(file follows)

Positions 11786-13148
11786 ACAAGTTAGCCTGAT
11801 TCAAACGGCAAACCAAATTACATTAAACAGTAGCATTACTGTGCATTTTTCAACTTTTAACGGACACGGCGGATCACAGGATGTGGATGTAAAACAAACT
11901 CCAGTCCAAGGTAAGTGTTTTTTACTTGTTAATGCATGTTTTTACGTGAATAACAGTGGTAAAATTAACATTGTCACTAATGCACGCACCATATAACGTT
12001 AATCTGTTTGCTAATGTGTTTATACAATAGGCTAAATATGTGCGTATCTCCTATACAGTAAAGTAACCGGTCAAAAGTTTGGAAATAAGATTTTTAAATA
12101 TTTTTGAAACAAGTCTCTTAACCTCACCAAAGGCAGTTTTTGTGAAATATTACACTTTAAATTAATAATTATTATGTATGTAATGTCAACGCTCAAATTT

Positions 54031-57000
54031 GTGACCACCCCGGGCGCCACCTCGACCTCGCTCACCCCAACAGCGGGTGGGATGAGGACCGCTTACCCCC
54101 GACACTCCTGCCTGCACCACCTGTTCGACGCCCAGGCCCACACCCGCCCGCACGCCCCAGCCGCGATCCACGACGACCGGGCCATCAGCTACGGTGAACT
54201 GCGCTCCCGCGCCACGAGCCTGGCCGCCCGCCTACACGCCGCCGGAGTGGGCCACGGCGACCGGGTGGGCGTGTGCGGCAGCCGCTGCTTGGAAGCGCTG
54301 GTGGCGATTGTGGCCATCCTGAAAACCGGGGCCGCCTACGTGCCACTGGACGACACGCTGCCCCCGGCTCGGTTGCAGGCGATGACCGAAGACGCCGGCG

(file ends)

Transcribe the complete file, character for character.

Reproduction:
Positions 11786-13148
11786 ACAAGTTAGCCTGAT
11801 TCAAACGGCAAACCAAATTACATTAAACAGTAGCATTACTGTGCATTTTTCAACTTTTAACGGACACGGCGGATCACAGGATGTGGATGTAAAACAAACT
11901 CCAGTCCAAGGTAAGTGTTTTTTACTTGTTAATGCATGTTTTTACGTGAATAACAGTGGTAAAATTAACATTGTCACTAATGCACGCACCATATAACGTT
12001 AATCTGTTTGCTAATGTGTTTATACAATAGGCTAAATATGTGCGTATCTCCTATACAGTAAAGTAACCGGTCAAAAGTTTGGAAATAAGATTTTTAAATA
12101 TTTTTGAAACAAGTCTCTTAACCTCACCAAAGGCAGTTTTTGTGAAATATTACACTTTAAATTAATAATTATTATGTATGTAATGTCAACGCTCAAATTT

Positions 54031-57000
54031 GTGACCACCCCGGGCGCCACCTCGACCTCGCTCACCCCAACAGCGGGTGGGATGAGGACCGCTTACCCCC
54101 GACACTCCTGCCTGCACCACCTGTTCGACGCCCAGGCCCACACCCGCCCGCACGCCCCAGCCGCGATCCACGACGACCGGGCCATCAGCTACGGTGAACT
54201 GCGCTCCCGCGCCACGAGCCTGGCCGCCCGCCTACACGCCGCCGGAGTGGGCCACGGCGACCGGGTGGGCGTGTGCGGCAGCCGCTGCTTGGAAGCGCTG
54301 GTGGCGATTGTGGCCATCCTGAAAACCGGGGCCGCCTACGTGCCACTGGACGACACGCTGCCCCCGGCTCGGTTGCAGGCGATGACCGAAGACGCCGGCG